Saturday, November 13, 2010

SPORTS>>Scribner takes career forward as new Trojan

By todd traub
Leader sports editor

It is likely that Lonoke standout Asiah Scribner won’t get a lot of playing time at UALR this season.

But that’s a good thing — for Scribner and the Trojans.
UALR opened the year with a home game against Davidson on Friday trying to build on a landmark 2009-10 season that saw the Trojans win their third consecutive Sun Belt Conference West Division championship and reach the NCAA Tournament for the program’s first time.

UALR (27-7, 17-1 last season) upset Georgia Tech in the first round before falling to Oklahoma and returns four players who started last year, including preseason conference player of the year Chastity Reed.

The lone departed starter is Cabot guard Kim Sitzmann, playing professionally overseas after graduating, so that probably means Scribner will be biding her time behind the veterans.

“She’s done well,” UALR coach Joe Foley said. “It’s hard to evaluate right now because there are six freshmen and she’s playing with five other freshmen and seven upperclassmen.

“And of those upperclassmen there are four starters coming back. They’re playing against a darn good basketball team every day.”

Scribner made three 4A state finals appearances with Lonoke and helped the Lady Jackrabbits to the semifinals last season. She averaged 16.1 points, 10.2 rebounds and 2.1 steals a game and was selected The Leader player of the year.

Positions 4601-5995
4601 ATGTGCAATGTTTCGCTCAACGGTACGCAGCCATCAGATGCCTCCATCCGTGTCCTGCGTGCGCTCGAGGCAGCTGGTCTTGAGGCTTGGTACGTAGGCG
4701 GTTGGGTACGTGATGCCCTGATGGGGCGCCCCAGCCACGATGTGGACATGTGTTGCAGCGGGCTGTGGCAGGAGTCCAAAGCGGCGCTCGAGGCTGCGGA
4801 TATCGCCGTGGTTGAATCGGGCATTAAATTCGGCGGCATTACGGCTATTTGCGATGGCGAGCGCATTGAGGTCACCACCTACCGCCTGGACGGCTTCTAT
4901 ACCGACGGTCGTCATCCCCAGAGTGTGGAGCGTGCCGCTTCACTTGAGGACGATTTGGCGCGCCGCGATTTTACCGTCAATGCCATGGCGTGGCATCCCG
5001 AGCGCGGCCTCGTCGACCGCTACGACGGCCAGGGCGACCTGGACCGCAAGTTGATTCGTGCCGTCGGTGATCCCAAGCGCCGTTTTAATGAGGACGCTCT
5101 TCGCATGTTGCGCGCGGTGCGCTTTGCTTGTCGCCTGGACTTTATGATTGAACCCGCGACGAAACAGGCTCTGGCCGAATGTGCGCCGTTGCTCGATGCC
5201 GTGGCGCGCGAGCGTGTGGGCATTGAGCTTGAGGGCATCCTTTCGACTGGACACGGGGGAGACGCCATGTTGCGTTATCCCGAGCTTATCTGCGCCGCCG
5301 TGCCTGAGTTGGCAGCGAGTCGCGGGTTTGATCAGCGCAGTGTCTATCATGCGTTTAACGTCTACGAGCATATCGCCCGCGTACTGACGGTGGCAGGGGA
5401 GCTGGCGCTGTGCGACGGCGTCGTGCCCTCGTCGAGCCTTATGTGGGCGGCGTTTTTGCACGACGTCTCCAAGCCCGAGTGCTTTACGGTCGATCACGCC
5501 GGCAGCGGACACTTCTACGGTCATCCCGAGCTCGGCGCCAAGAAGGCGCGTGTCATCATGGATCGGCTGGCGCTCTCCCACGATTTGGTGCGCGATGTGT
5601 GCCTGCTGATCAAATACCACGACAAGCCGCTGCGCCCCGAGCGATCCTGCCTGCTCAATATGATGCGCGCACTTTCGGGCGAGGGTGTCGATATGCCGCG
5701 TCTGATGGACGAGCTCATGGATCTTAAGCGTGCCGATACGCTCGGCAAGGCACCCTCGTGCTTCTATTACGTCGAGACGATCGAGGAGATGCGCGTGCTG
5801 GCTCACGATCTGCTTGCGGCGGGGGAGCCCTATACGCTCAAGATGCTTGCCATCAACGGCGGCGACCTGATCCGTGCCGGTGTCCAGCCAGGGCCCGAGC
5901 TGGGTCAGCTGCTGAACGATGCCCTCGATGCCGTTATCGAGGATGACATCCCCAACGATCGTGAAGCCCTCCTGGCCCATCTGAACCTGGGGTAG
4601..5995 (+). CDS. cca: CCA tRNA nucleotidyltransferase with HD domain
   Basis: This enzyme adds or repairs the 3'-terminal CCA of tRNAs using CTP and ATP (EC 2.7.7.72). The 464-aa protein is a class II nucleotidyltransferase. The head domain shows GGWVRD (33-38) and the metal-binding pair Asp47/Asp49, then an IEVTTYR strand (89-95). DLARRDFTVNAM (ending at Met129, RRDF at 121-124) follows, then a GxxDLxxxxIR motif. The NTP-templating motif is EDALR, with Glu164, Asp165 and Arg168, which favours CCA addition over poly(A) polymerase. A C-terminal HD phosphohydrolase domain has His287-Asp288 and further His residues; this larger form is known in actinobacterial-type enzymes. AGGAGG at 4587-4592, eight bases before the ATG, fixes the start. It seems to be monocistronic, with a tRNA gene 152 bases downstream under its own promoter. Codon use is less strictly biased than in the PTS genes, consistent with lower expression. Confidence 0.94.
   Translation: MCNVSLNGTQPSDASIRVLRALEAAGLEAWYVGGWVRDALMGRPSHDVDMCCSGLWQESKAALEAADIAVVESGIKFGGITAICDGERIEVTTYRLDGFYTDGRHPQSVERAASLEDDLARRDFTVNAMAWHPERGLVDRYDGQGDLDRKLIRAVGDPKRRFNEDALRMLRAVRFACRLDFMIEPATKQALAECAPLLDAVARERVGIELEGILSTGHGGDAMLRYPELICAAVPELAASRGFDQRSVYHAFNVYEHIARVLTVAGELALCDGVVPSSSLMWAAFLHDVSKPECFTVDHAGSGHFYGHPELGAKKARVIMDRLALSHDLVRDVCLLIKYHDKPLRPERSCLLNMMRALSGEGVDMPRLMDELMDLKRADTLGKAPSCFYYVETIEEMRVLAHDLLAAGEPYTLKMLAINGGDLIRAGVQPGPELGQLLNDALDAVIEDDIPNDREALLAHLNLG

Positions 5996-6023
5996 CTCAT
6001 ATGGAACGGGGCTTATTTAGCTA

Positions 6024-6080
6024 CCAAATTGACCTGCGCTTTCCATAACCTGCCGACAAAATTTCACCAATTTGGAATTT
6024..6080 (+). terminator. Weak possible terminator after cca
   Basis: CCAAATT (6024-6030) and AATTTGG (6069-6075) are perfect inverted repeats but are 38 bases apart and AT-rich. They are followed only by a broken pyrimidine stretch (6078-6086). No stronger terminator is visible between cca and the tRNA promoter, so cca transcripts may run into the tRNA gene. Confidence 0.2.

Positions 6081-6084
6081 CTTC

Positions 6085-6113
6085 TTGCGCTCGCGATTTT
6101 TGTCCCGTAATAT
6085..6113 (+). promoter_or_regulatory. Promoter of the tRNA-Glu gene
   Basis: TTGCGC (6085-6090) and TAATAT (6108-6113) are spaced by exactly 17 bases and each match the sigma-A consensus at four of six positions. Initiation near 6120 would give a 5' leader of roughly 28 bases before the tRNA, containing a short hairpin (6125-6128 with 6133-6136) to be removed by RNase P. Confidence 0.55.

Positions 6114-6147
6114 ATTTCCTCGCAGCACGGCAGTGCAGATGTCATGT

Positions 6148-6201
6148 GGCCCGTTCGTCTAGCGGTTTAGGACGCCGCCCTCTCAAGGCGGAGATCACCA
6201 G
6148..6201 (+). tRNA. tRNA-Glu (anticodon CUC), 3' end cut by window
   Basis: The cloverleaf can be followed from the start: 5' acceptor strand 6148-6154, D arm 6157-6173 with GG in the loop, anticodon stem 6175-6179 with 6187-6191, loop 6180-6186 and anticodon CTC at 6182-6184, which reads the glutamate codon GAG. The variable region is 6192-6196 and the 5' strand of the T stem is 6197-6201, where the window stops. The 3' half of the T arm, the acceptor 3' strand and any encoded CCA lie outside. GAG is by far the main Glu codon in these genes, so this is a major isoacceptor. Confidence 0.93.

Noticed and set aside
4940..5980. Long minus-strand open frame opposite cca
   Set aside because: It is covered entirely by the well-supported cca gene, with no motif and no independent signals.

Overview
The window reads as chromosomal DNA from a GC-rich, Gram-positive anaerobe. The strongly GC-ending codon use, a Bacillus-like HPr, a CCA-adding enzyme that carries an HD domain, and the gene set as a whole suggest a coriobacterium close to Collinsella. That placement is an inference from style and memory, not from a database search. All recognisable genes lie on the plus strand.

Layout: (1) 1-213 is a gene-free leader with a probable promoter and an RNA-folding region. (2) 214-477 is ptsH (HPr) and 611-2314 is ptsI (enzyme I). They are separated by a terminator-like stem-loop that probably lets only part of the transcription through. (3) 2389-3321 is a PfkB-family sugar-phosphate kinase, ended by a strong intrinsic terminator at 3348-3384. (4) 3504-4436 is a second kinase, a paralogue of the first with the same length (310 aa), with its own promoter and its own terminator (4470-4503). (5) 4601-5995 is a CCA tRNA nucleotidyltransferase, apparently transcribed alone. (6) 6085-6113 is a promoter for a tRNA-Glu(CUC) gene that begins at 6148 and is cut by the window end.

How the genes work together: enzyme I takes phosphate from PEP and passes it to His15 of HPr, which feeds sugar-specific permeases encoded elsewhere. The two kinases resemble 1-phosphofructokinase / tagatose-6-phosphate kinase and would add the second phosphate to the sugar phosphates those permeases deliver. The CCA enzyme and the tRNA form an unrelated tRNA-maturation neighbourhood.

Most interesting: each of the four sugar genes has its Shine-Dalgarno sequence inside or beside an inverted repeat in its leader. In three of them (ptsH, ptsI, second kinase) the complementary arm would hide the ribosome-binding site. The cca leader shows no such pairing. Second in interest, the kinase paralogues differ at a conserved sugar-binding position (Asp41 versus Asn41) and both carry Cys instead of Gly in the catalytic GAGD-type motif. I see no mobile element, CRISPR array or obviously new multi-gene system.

She signed with UALR a year ago during the early NCAA signing period.

“Asiah has got a lot of athletic ability,” Foley said. “She’s a good-sized kid. Long arms, a long kid. That’s her attributes. She’s a very good athlete, a very smart kid. She’s catching on quick.”

Foley finds himself where most successful coaches would like to be, in charge of a program with overlapping classes of veteran returnees and talented newcomers. That gives him the option of letting the young players practice and learn while the upperclassmen carry the show.

“That’s exactly it,” Foley said. “For years we’ve been having to bring kids in every year and they have to come in and start immediately. We kind of had to grow them and we’re not having to do that this year for the first time.”

Foley said Scribner, 6-1, who already knows how to play close to the basket and projects as a No. 4 player, could use the extra time to work on her outside shot.

“She gets that down it will open up a lot for her,” Foley said.

And Scribner, like most recruits out of high school, must adapt to UALR’s motion offense, something Foley has favored since his days at NCAA Division II Arkansas Tech.

“The hardest thing is being able to play all over the floor,” Foley said. “Asiah’s played inside her whole high school career. Just like most kids she’s been assigned a spot and now all of a sudden they have freedom to play all over the floor.

“You’ve got o keep great spacing and know who to screen for. That’s very hard for a kid.”

But Foley expects Scribner to grow into her role and grow within the Trojans’ offense and the college game.

“I think she has a chance to be a very good college player,” Foley said. “She’s an extremely good worker, an extremely good kid and we’re tickled to death to have her.”